LONDON — European markets fluctuated on Tuesday as the prospect of a Western ban on Russian oil imports fuels concerns about inflation and a growth slowdown.
The pan-European Stoxx 600 was up 0.4% in early trade having dropped 0.6% at the open. Banks jumped 2.3% while media stocks fell 0.8%.
European stocks closed sharply lower again on Monday after the continental benchmark dropped 7% last week to record its worst week since March 2020.
Peace talks between Russia and Ukraine in Belarus have made little progress in abating the escalating war, and investors remain skittish after the US revealed active discussions with European governments about banning imports of Russian crude oil and natural gas.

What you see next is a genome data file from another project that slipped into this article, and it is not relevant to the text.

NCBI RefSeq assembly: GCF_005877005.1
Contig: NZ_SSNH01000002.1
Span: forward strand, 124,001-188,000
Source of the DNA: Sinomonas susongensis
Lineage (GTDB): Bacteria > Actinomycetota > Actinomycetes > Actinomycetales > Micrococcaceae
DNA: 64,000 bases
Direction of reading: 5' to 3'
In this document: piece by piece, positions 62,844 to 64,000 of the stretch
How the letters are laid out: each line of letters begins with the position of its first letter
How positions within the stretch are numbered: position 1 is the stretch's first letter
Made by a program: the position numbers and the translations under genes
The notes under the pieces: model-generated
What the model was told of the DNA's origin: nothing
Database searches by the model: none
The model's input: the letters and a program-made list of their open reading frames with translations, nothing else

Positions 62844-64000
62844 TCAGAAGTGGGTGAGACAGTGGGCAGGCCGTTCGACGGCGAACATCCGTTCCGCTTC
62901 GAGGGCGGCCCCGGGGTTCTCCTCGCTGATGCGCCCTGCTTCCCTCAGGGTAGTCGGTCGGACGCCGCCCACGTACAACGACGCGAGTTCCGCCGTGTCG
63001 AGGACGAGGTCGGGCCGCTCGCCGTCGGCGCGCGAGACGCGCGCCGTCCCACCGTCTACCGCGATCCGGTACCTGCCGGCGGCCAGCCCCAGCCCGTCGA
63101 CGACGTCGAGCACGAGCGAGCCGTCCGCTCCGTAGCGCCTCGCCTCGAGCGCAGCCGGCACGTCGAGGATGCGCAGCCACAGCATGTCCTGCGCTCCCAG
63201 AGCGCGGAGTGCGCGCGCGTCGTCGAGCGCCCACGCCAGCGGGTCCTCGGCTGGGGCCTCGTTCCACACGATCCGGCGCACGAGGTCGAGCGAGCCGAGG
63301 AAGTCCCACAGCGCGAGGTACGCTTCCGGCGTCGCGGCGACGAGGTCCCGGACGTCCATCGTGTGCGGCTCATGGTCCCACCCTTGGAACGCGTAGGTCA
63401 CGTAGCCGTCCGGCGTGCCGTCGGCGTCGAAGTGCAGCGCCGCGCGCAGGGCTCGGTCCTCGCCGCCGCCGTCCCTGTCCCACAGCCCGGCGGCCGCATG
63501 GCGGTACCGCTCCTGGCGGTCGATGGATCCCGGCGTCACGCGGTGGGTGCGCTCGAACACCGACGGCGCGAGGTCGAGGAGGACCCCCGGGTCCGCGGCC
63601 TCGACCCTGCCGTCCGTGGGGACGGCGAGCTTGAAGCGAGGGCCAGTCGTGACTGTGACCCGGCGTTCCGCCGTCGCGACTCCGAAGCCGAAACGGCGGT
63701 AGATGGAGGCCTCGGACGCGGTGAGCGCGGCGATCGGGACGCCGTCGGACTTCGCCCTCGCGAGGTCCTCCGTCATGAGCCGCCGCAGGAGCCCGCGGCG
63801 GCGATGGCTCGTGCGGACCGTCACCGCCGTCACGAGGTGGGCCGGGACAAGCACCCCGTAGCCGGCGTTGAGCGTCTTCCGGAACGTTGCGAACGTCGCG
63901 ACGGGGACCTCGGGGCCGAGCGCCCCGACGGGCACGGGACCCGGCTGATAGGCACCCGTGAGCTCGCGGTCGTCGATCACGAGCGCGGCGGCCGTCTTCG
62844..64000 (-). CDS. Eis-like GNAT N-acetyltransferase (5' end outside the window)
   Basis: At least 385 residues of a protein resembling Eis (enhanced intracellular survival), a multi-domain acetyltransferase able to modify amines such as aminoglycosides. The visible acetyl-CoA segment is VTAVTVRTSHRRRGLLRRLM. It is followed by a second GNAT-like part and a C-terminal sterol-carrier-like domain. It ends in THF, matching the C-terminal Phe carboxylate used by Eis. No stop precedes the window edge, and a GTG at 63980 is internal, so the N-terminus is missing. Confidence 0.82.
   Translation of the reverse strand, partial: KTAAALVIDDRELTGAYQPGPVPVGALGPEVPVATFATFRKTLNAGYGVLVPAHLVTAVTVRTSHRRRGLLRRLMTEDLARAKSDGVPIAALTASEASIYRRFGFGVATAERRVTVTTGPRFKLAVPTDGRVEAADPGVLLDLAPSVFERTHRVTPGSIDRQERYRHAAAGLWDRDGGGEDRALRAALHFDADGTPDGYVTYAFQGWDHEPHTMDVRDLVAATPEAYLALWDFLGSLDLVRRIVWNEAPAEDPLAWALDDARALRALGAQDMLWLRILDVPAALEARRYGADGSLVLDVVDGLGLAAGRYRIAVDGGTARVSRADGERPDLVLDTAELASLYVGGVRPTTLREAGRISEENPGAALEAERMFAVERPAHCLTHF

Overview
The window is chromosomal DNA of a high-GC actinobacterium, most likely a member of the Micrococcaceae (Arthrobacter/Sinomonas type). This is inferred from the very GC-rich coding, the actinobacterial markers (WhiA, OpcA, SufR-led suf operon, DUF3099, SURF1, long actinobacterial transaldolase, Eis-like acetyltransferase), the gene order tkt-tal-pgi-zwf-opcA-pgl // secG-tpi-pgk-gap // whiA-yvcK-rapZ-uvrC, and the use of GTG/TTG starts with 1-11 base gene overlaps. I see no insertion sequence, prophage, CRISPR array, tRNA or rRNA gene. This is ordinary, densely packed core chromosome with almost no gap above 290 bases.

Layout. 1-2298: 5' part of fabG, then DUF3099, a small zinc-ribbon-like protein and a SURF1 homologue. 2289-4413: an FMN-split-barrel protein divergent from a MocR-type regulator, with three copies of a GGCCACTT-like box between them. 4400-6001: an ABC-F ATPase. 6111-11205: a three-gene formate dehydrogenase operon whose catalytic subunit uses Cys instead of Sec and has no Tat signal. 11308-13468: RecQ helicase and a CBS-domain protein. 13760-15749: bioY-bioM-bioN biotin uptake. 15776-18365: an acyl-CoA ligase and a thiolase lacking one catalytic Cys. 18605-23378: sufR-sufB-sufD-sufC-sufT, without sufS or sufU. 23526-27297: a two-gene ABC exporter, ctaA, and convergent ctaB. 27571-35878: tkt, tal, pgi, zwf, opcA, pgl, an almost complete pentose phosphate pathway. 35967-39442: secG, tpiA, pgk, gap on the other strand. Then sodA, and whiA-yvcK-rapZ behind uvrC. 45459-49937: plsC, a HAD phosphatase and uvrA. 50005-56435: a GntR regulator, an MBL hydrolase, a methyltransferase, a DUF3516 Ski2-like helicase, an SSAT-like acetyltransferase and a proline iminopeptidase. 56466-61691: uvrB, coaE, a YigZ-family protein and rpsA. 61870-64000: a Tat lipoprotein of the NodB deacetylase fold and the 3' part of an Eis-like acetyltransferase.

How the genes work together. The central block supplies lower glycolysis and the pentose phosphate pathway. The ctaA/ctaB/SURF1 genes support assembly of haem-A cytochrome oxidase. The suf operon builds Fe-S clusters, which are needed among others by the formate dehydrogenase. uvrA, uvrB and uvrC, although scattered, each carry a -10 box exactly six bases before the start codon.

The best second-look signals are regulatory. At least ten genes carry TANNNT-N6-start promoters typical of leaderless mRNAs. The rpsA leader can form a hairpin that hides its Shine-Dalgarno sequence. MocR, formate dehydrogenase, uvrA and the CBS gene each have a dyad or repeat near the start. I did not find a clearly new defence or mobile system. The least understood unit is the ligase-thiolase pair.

Such a move could pose a risk of stagflation — a period of slow economic growth and high unemployment coupled with high inflation — for the global economy.
The news sent oil prices to 13-year highs, though they gave back most of those gains throughout Monday’s trading session. International benchmark Brent crude was up by around 1.7% to trade at $125.30 per barrel early on Tuesday morning in Europe, while US crude was up 1.4% to hover around the $121 mark.
Ukraine’s defense intelligence agency claimed on Monday night to have killed a second Russian general near Kharkiv, where intense fighting has unfolded in recent days.
Mainland Chinese markets led declines across the board in Asia-Pacific on Tuesday, while US stock futures indicated further losses on Wall Street later in the day, after the S&P 500 posted its worst day since October 2020 during regular trading on Monday.
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